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Trip to Timor-Leste, May 2015

Rob Crossing

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Dear Friends of the 2/2

My wife, Chris Longwill, and I went to Timor-Leste for a most amazing week in May 2015. Murray Thornton very kindly acted as our guide, driver, adviser and knower-of-all-things.

A selection of the hundreds of photos that I took can be seen here. Click on a thumbnail and you can then scroll through a slideshow.

We spent a night in Darwin each way. On our first day in Dili (Monday), we met Helen Kenneally, who was visiting TL to receive a medal on behalf of her father, Paddy Kenneally.

While Murray was collecting the hire car, Chris and I visited the Independence Museum and the Xanana Gusmao Reading Room. Murray then drove us to the Dare Memorial and school at Dare. We also went to Remexio, where we saw an amazing religious festival (lots of people dancing and playing drums). Despite the use of feathers and axes, Murray assured us that it was a Catholic festival of some kind.

On Tuesday, we went to Three Spurs and also visited Glano, where we saw a community function that seemed to be getting ready for TL's Independence Day, which was on the following day, Wed 20 May. You can see in the photos a large group of people marching on an oval that seemed to have been partly burnt. We had been told that the East Timorese love ceremonies and long speeches, and that seemed correct, but the really big ceremony was yet to come.

We also visited Jenario Goncalves, the son of Nicolao Goncalves, who was Norm Thornton's creado. We met his wife and children, Jessica and Mateus. Jenario works as a security guard. Although they live near central Dili, quite near the beach, and in a house that has concrete block walls and a metal roof, even their relatively wealthy (by TL standards) existence is very basic by our standards. There were chickens, goats and at least one pig in the yard (which seemed to be a yard shared by several family groups).

On the Wednesday, we got up early and drove to Maliana, where they were holding the county's biggest independence ceremony, attended by the president, Jose Maria de Vasconcelos, also known as Taur Matan Ruak (which is Tetum for "two sharp eyes"). On the way to Maliana, we saw a man walking along the roadside with two small kids. He was holding a dead cat by a string around its neck. Murray explained that this was to be their breakfast - maybe lunch, but you get the idea.

The ceremony at Maliana was huge, with many thousands of people, lots of marching and the speeches were long. It was about 35 degrees and very sticky. At the ceremony, Helen received the medal from the president on Paddy's behalf for his work for the East Timorese people. We were up the front to try to get some photos of Helen, which we did. At the end, we were lucky that the president came our way and kindly posed for some photos with us. After the ceremony, we attended a lunch with all the other medal recipients.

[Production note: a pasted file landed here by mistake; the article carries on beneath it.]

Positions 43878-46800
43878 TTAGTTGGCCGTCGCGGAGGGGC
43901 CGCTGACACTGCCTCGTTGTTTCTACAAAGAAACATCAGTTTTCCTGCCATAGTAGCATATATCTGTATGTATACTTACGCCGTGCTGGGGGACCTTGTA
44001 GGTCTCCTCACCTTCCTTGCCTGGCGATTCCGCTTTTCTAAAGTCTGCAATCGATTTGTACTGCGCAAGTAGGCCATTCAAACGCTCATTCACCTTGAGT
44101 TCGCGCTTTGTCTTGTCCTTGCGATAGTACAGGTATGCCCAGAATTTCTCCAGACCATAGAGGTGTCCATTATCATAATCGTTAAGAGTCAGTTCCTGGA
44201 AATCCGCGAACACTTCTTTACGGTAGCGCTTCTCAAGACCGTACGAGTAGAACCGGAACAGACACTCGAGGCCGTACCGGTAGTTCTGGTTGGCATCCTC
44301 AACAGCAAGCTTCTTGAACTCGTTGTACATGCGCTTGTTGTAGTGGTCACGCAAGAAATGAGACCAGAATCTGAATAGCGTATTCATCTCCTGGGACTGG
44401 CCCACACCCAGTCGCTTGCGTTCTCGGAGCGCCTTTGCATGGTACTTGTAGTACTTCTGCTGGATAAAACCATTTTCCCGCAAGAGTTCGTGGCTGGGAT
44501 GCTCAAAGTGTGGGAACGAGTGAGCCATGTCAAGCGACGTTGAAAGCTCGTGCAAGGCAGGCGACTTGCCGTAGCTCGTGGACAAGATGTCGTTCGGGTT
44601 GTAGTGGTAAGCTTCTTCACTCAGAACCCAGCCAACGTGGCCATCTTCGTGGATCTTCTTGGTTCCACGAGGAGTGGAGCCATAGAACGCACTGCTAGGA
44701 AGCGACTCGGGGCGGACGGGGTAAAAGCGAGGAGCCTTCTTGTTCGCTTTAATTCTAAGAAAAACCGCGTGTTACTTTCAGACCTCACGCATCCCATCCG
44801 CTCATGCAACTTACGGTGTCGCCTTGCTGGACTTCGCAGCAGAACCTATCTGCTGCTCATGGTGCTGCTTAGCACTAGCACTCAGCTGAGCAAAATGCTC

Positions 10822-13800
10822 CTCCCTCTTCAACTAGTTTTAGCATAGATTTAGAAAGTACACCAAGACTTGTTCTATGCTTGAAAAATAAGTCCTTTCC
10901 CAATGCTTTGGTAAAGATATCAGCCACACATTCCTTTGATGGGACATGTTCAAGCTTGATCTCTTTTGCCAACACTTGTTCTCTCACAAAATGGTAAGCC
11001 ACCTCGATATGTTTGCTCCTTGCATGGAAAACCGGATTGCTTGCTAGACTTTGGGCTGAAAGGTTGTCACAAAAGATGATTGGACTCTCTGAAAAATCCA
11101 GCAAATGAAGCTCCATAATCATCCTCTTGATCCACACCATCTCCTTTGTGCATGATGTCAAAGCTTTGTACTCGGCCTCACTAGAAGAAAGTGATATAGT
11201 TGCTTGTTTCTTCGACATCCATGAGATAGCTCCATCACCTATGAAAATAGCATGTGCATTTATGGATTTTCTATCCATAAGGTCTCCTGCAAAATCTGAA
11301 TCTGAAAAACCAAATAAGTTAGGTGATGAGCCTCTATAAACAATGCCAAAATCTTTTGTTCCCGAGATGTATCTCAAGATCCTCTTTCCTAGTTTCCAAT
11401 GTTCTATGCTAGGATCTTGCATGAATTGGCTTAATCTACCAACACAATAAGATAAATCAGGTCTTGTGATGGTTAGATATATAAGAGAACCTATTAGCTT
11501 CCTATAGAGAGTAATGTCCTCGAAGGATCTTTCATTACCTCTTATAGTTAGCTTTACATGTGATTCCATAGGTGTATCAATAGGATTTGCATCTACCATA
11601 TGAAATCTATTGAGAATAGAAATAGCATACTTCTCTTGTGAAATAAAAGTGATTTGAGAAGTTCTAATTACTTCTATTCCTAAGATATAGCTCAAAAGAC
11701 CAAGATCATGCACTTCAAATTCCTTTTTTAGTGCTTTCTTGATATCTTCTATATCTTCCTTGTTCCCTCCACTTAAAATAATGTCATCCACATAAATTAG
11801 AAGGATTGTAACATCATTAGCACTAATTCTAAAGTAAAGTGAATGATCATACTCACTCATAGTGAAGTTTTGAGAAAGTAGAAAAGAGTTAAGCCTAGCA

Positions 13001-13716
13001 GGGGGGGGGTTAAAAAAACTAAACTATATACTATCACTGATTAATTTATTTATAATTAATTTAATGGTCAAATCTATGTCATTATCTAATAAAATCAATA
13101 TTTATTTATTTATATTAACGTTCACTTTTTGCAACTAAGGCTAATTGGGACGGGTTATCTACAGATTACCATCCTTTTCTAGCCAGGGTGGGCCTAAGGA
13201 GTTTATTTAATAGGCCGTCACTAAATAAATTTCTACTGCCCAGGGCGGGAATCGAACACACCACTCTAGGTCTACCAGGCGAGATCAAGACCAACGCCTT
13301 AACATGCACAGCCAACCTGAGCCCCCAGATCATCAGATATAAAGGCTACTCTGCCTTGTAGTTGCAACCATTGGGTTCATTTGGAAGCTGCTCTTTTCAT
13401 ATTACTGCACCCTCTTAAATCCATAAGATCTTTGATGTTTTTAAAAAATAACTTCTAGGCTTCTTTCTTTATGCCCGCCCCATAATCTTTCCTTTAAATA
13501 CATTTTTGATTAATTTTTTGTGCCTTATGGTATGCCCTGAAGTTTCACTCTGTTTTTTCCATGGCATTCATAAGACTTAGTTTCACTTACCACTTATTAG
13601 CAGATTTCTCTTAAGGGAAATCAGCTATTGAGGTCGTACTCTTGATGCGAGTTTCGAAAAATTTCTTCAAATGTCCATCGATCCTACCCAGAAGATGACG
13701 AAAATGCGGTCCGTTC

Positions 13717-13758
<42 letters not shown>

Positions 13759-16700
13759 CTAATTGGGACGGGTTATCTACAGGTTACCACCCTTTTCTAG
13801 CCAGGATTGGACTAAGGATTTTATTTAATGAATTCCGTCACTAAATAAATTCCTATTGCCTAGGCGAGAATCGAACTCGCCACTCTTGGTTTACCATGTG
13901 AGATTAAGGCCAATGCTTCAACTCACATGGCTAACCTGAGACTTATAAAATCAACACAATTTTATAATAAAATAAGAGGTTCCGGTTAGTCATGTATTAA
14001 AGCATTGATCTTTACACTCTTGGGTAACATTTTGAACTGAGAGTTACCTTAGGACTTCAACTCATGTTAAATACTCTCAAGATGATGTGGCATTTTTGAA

After that, we drove to Balibo, where it had been arranged that we would stay with the aunt of one of the diplomats who had been looking after Helen during the ceremony. We managed to find the house and these people who spoke no English kindly invited us into their home for the night. Although Murray knows some Tetum and a few Portuguese words, were very grateful for Google Translate.

On Thursday we drove to Same and booked into the Manufahi Motel, where we had lunch before heading to Betano, the beach from where the 2/2 was rescued (and where the Voyager ran aground). We then headed backed to the hotel for the night. Although our room had a "bathroom" with a sit-down toilet (luxurious!), as opposed to a squat, the water supply was turned off at random and inconvenient times. This random water supply situation was especially delicate as Chris and I both had mild gastro. At 4am, I had to go and find someone to turn on the water, without either party speaking the other's language. Thankfully, I woke up the right person and I managed to get the water turned on.

On Friday morning we headed to Mt Ramelau and Murray drove us to "The Meadow", two thirds of the way up the mountain. We then set off for the top, with Chris still not quite recovered from the gastro. It was pretty heavy going, as the mountain peaks at almost 3,000m, so the air's a bit thin. 

We saw wild Timor ponies or "kutas" on the mountain. They were quite inquisitive and friendly.

On Friday afternoon we began the long drive back to our Dili motel, arriving about 9.15pm, rather tired and hungry.

Murray kindly took us to the airport the next morning for our flight home.

We were very privileged to have been able to see, first-hand, this incredibly beautiful country - albeit coloured by the awful poverty of the people of Timor-Leste. It was very moving to finally be able to go to some of the locations where the 2/2 operated and to try to imagine the hardships faced by our soldiers and by the locals when the Japanese were there.

Rob Crossing

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